A Washington school district is reeling after a school board meeting led by a black school superintendent was interrupted by virtual attendees – one showing an image of George Floyd as a transcript The sound of repeating racial slurs is played.
Police in Enumclaw, a city about 50 miles southeast of Seattle, are currently investigating the November 22 “deeply disturbing” incident of what is commonly known as a possible “exaggerated bombing.” is a hate crime, The department said in a statement on Wednesday.
Two Zoom attendees disrupted the combined face-to-face and virtual meeting by repeating racial slurs, Enumclaw School District said in a statement. One of the individuals included in their frame an image of Floyd, whose killing by a Minneapolis police officer last year led to nationwide protests demanding accountability and reform. police. The other appeared to be an elderly white male, the district said.
The district said it is coordinating with police investigations, which have identified two IP addresses in connection with the incident. District officials added in the statement that those attending virtual school board meetings will now only be allowed to view the meeting and those wishing to comment publicly must attend in person.
“Let’s be clear, hate has no home here,” the statement said.
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The incident at Enumclaw was just the latest in a surge of disruptive behavior at school board meetings across the country as anger flared over debates over precautions. pandemic, racism and critical racial theory. Once quiet, low-attendance public meetings became the focus of tense, sometimes violent clashes as angry mobs, assaults and arrests became increasingly common.
Just last month, someone interrupted the California school district equity committee’s online meeting by shouting racially insolently and displaying sexually explicit images, The San Francisco Chronicle reported it. In a separate incident, two people hurled comments about minorities and anti-Semitism at a Pennsylvania school district meeting, according to reports. morning call.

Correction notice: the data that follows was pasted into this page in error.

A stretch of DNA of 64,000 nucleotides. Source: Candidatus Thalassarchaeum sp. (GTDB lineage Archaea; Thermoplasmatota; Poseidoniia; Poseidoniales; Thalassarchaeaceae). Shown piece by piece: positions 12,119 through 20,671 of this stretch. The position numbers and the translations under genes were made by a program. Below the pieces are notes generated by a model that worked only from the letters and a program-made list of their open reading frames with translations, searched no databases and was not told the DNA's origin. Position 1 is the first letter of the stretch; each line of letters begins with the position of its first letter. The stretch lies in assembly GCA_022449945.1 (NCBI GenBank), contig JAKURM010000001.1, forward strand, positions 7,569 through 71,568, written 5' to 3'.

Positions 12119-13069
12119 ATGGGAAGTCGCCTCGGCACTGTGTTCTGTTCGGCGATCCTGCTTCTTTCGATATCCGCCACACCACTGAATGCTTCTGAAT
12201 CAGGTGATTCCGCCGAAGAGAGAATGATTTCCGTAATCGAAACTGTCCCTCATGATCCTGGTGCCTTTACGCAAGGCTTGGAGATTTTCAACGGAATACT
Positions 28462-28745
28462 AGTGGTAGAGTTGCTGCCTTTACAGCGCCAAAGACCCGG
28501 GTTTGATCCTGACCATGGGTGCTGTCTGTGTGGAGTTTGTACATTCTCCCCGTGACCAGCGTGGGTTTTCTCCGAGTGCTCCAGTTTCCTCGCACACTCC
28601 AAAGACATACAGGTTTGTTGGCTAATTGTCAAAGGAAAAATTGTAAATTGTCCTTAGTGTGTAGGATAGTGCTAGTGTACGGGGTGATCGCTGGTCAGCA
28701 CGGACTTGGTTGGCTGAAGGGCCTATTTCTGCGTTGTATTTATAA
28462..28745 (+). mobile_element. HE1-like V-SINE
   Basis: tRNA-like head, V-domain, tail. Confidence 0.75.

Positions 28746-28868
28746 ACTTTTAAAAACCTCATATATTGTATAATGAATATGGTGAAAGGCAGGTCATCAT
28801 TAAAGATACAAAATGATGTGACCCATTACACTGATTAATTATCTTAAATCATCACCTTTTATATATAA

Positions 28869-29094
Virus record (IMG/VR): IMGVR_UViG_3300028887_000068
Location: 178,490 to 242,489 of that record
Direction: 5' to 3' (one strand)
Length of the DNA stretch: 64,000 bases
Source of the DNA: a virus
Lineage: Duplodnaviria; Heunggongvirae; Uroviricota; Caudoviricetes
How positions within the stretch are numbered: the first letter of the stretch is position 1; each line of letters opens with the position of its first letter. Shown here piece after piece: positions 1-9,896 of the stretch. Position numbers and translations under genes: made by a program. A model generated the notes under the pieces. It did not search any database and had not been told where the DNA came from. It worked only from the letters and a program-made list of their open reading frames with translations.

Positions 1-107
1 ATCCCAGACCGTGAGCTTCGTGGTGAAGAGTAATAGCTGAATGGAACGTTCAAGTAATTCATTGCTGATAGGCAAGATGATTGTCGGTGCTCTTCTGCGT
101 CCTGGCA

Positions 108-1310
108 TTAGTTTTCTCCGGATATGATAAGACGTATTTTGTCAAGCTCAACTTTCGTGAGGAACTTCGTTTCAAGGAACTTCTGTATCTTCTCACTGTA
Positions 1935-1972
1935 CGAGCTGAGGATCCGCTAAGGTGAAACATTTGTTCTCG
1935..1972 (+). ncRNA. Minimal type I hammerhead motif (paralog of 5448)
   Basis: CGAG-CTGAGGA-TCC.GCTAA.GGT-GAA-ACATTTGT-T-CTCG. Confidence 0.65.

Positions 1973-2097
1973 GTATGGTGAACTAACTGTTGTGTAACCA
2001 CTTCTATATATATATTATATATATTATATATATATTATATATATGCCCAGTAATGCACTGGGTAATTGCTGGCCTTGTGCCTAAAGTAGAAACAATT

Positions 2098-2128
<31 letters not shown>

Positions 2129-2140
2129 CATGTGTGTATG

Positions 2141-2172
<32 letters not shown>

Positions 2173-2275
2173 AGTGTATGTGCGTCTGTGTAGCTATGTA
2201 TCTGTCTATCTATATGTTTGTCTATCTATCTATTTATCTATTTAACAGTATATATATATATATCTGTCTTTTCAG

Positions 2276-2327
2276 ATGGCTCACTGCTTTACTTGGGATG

The National Association of School Boards has said unruly behavior, including death threats directed at school board members, has sometimes has grown into a form of domestic terrorism. In an October letter to the administration of President Joe Biden, the group requested a federal investigation and help from the FBI to maintain the safety of school board members and school officials. learning area.
Attorney General Merrick Garland in October ordered FBI to address “disturbing trends” in threats of violence against school officials and teachers.
Bomb launch, which refers to hacking and disrupting online video meetings that often use pornography or hate speech, has also become a concern as public meetings become virtual in the context of the pandemic. Translate. During the pandemic, racist Zoom bombing attacks targeted Alcoholics Anonymous Meetings, PhD thesis defense, Storytelling events for kids, district meetings, poetry workshop, Black History Month Events and more.
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The November 22 magnified bombing in Enumclaw shook the community and school district superintendent Shaun Carey, who told residents in a letter that while this was not the first experience of racism he has faced, it left him “insecure and frustrated.” He said the words and images the Zoom bombers used “aimed at degrading people of color.”
Enumclaw City Council and Mayor Jan Molinaro said in a statement The “terrifying incident” marked “a day of mourning in our city,” adding that “some of our town’s pride died” that day.
“If we in this community don’t denounce what happened … what will all our children continue to think? What will pass?” the statement said. “It’s time to put an end to this hate speech and set an example of strength and solidarity.”